FALLS CHURCH, Va. — A new shingles vaccine is rolling out across the Military Health System, and health care experts say it’s a game changer. The vaccine, Shingrix, is recommended for healthy adults 50 and older to prevent shingles, a painful skin rash that can have debilitating long-term effects for older people.
"Who’s at risk for getting shingles? Anyone who’s had the chickenpox," said retired Air Force Col. David Hrncir, an allergist-immunologist at Lackland Air Force Base in San Antonio.
According to medical literature, Hrncir said, "Anywhere from 90 to 99 percent of people now over the age of 40 had chickenpox, before there was a chickenpox vaccine. About one-third will get shingles at some point in their lives, if they’re not protected."
An earlier shingles vaccine was introduced in 2006, said Hrncir, who’s also director of the Defense Health Agency Immunization Healthcare Branch Regional Vaccine Safety Hub. But that vaccine was for people 60 and older when it first came out, and only about 70 percent effective in offering full protection against the virus.
"People who had the old vaccine will benefit from getting the new one," Hrncir said. "Also, shingles can recur. So even if you’ve already had shingles, get the new vaccine."
The Centers for Disease Control and Prevention offers recommendations about those who should not get the new vaccine.
A virus called varicella zoster causes shingles. It’s the same virus that causes chickenpox. After chickenpox clears, the virus stays dormant in the body. Health care experts don’t know why, but the virus may erupt many years later as shingles.
Shingles usually develops as a stripe across one side of the body or face, according to the Centers for Disease Control and Prevention. People may feel pain, itching, or tingling in the area where the rash occurs a few days before it actually appears, the CDC said. Other symptoms may include fever, headaches, and chills.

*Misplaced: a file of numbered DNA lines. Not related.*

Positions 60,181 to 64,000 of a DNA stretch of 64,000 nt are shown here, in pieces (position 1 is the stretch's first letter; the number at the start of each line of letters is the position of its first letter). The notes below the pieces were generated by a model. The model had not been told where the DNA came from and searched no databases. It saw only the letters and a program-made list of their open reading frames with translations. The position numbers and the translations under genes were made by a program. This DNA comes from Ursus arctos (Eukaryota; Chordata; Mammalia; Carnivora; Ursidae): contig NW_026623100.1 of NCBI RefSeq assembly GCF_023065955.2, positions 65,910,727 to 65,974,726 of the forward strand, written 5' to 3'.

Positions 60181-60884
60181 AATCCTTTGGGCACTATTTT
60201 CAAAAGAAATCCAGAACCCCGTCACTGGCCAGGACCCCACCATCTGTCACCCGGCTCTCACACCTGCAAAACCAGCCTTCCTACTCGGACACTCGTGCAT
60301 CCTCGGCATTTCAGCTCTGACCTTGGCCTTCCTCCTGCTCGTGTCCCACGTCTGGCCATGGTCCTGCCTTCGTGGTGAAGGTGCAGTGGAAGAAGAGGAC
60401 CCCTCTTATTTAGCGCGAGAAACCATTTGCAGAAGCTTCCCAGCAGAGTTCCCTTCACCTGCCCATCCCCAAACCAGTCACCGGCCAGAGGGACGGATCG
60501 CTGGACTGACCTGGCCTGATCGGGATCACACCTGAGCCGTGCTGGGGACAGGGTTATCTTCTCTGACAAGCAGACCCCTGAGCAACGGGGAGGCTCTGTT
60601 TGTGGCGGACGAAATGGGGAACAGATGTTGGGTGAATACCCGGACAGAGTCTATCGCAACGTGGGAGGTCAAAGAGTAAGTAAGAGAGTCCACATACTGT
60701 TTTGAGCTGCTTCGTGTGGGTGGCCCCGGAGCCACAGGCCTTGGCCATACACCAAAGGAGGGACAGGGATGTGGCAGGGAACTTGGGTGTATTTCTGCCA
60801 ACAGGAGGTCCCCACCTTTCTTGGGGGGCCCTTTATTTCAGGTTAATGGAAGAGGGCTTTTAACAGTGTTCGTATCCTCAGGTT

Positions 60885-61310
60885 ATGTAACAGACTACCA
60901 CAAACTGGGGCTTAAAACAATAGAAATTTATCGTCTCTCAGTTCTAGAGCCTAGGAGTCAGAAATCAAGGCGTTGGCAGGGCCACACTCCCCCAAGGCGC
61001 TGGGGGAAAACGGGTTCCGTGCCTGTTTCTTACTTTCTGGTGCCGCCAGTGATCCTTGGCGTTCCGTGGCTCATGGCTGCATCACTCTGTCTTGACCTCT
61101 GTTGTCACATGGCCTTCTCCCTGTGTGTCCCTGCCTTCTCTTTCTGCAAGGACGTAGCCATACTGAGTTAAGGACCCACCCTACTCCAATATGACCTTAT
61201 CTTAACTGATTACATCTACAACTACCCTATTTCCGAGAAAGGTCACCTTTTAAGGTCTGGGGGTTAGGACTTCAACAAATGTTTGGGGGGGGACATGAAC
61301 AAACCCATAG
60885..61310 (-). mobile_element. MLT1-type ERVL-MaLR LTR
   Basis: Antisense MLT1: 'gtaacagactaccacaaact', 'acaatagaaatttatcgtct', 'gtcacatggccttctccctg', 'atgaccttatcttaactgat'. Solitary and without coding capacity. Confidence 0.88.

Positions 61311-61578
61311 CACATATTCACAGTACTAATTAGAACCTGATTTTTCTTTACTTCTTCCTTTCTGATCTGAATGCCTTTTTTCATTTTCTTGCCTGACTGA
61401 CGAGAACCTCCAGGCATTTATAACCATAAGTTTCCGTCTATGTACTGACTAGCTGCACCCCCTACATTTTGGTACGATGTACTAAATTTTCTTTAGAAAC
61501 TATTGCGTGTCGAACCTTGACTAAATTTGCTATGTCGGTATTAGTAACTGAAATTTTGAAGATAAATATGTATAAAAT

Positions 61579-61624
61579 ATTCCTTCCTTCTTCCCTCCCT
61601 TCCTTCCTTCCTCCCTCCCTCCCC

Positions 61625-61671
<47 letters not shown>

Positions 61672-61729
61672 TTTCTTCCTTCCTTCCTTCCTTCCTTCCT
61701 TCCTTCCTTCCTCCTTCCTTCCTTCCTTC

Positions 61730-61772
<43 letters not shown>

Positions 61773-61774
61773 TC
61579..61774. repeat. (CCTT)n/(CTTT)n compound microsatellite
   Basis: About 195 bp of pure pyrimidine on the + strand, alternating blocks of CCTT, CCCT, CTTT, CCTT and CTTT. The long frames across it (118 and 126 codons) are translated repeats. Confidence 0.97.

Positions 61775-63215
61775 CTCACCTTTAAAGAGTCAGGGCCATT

A few days after the rash appears, it turns into fluid-filled blisters, Hrncir said. They usually scab over after a week or 10 days, and then the scabs clear up a couple of weeks after that, he said.
But the pain may persist even after the rash clears. Some people develop postherpetic neuralgia, or PHN, Hrncir said.
"The older you are when you get shingles, the more likely it is you’ll develop PHN and have longer-lasting and severe pain," Hrncir said. "And its pain that’s not easily treated. So you’re left with this constant pain that can significantly affect quality of life."
Soon-Ja Boyette of Stafford, Va., understands that all too well. More than five months after getting shingles, the 75-year-old Army widow still experiences shooting pain from underneath her left breast to the top of her backbone, the path of her shingles rash.
"I’m getting better," said Boyette, who goes to Fort Belvoir Community Hospital in Virginia. "The pain isn’t nearly as bad as it used to be. Every day, I’m praying, praying, praying that it’s finished."
Hrncir said the new vaccine is a two-dose series, with the second dose administered anywhere from two to six months after the first. A majority of patients have reported side effects for two or three days after vaccination, he said. They include headaches, fatigue, and nausea. The CDC recommends patients talk with their providers about possible side effects.
"Frankly, if that’s the extent of it, I’m willing to go through it and get the vaccine so I can avoid shingles later on," said John Acton, a retired Coast Guard rear admiral. Acton said he’s planning to talk with his provider at Walter Reed National Military Medical Center in Bethesda, Maryland, about getting vaccinated, even though he had the original shingles vaccine several years ago.
"I’m aware of how challenging it can be to have shingles," Acton said. His parish priest had a disfiguring facial shingles rash, Acton said, and his mother had shingles when she was in her early 70s. "It was very difficult for her," he said, "and very painful."
Hrncir said Lackland began Shingrix vaccinations in February. Current availability at other military treatment facilities may vary because it’s a new vaccine, said Air Force Lt. Col. Heather Halvorson, deputy chief of the Defense Health Agency Immunization Health Care Branch. Patients should contact their local MTF to verify the vaccine is available, she said.